Adding Distance to Dog Agility Handling

Adding Distance to Your Dog Agility Handling

In this article you will learn how to add distance to your dog agility handling?  Why is this important?  Because our dogs can run faster than we can. If a dog is racing through a straight tunnel and has to do a backside jump. it can be quite challenging to cue the dog to take the backside jump. 

If we can lead our dog from a distance, we'll be better able to handle various challenging situations. 
Video Tutorial on 
Getting Handling Distance

Here is a good video tutorial from Bad Dog Agility on how to create distance in your dog agility handling.

Watch the video and then check your understanding by taking the Progress Check below. The Progress Check will ensure you are mastering the key take-aways from this article.



Progress Check

True or False?
1. If your dog has good obstacle focus, it is OK if you fall behind your dog.
2. It's important to watch your dog all the way to the final landing ensure it completes an obstacle.
3.It is a good idea to practice cuing your dog to an obstacle when you are off to one side or the other.
4. It is best to run with your dog to the wing of a jump and watch your dog take the jump.
5. It is best to leave when a dog commits to an obstacle.
6. You can tell when a dog commits to an obstacle by watching the dog's eyes. 




Progress Check (Continued)

7. It is possible to train a dog to take an obstacle of its own accord with very little waiving of the arms.
8. One way to get distance is to run with your dog up to an obstacle and then leave quickly when the dog commits to an obstacle.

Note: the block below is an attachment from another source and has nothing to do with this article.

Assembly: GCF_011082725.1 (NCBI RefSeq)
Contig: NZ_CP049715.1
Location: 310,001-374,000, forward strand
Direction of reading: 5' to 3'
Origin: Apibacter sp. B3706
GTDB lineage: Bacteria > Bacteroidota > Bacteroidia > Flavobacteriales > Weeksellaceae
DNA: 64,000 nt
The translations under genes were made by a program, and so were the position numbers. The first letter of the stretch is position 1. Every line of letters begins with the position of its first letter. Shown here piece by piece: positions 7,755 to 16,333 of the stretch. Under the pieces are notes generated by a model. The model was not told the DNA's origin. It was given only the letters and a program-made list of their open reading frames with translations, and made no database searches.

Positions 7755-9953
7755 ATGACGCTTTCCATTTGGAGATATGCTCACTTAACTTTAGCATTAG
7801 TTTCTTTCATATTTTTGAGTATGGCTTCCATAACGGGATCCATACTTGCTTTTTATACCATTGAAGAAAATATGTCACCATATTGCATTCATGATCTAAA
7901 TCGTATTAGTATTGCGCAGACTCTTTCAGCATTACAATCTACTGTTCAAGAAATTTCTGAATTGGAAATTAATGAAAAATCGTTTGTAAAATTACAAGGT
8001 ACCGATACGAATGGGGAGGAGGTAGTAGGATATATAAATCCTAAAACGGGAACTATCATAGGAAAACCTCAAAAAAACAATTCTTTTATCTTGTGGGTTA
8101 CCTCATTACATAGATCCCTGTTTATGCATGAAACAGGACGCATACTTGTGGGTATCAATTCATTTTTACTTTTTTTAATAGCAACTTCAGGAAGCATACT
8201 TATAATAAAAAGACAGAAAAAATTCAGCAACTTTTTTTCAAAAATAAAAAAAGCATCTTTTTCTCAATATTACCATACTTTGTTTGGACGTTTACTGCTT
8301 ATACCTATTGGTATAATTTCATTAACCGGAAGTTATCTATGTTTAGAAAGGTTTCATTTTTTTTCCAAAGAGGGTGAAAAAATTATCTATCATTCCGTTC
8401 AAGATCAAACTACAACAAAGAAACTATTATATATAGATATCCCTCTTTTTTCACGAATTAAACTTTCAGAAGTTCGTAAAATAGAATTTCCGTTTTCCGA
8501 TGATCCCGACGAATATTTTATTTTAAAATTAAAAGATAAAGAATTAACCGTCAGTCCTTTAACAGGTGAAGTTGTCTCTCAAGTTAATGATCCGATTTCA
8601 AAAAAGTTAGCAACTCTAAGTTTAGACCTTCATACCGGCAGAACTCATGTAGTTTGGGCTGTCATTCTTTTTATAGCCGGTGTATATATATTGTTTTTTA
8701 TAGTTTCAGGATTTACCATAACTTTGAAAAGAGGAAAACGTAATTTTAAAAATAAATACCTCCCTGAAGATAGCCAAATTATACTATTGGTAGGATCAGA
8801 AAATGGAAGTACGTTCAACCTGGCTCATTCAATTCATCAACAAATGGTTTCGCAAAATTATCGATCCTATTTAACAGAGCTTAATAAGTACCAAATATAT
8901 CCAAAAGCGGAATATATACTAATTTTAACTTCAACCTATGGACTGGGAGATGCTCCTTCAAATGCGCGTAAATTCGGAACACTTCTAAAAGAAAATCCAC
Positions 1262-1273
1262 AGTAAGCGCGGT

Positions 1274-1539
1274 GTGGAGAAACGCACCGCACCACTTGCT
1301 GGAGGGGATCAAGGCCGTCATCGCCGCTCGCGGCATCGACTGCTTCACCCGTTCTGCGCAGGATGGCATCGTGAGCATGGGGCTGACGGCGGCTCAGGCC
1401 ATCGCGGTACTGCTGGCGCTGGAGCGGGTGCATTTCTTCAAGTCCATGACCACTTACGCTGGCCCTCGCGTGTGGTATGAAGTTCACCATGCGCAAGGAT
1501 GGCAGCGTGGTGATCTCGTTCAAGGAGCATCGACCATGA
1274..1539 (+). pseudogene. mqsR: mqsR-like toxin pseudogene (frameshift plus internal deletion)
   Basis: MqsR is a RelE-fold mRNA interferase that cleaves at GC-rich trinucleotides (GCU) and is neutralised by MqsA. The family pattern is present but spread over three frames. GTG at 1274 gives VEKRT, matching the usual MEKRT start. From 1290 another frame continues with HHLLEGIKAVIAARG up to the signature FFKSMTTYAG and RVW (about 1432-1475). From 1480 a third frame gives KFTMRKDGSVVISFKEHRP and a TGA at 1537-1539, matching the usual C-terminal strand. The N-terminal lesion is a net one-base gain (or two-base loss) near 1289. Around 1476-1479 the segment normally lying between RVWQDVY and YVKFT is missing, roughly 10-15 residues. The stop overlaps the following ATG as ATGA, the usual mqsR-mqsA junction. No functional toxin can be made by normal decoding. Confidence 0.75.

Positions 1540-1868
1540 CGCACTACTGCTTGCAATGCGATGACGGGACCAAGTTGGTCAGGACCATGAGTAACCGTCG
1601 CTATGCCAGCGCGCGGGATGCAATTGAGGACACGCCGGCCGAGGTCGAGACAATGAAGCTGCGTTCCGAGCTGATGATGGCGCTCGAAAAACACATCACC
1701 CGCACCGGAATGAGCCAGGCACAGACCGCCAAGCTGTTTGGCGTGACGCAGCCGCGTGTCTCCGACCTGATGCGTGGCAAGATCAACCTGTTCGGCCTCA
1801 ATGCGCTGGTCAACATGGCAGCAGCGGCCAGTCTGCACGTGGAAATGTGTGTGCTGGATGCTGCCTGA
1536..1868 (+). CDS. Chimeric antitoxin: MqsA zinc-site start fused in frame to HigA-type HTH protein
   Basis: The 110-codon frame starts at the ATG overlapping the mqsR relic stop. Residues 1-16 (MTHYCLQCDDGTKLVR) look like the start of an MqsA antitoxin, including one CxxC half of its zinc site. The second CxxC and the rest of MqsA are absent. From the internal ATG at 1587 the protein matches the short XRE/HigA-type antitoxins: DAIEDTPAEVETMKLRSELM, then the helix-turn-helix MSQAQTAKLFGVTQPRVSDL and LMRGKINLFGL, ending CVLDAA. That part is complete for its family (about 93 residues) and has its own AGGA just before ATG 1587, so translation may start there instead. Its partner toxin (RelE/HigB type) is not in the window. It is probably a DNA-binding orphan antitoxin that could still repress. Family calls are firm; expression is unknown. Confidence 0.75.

9. To get lateral distance you can run with your dog but off to the side of the obstacle close to the next obstacle; for this to work your dog must have obstacle focus.

10. A good way to have lateral distance is to teach your dog not to violate your line. 


Answers

1. If your dog has good obstacle focus, it is OK if you fall behind your dog. That's right!

2. It's important to watch your dog all the way to the final landing ensure it completes an obstacle. No way. It's best to see commitment and then leave before your dog finishes the obstacle.

3.It is a good idea to practice cuing your dog to an obstacle when you are off to one side or the other.  Yes, this is sometimes called "lateral distance handling."

4. It is best to run with your dog to the wing of a jump and watch your dog take the jump. You will be left behind if you do that.

5. It is best to leave when a dog commits to an obstacle. Yes!

6. You can tell when a dog commits to an obstacle by watching the dog's eyes.  Yes! When your dog looks at the obstacle, he is committing to it.
Progress Check Answers (Continued)

7. It is possible to train a dog to take an obstacle of its own accord with very little waiving of the arms. Yes! Clicker training and shaping is very helpful in teaching this. We'll publish a separate article on how to do this later. 

8. One way to get distance is to run with your dog up to an obstacle and then leave quickly when the dog commits to an obstacle. Yes. Remember to "Step and Go."

9. To get lateral distance you can run with your dog but off to the side of the obstacle close to the next obstacle; for this to work your dog must have obstacle focus. Yes!

10. A good way to have lateral distance is to teach your dog not to violate your line.  This is not discussed in the video, but it is true! For example, when cuing your dog to take a backside jump from a distance, point your toes just to the side of the wing as you cue the jump with your arm. Your arm and toes will create a line. In practice, teach your dog not to violate this line. If she does, say "oops" and try again.  When she starts to move with your line, reward her immediately with a secondary reinforcer. (More on this in a future article.)


Dog Agility and Obedience Training

This dog related website focus on Dog Agility Training as well as basic obedience training. Please see dog training home page to learn more. 
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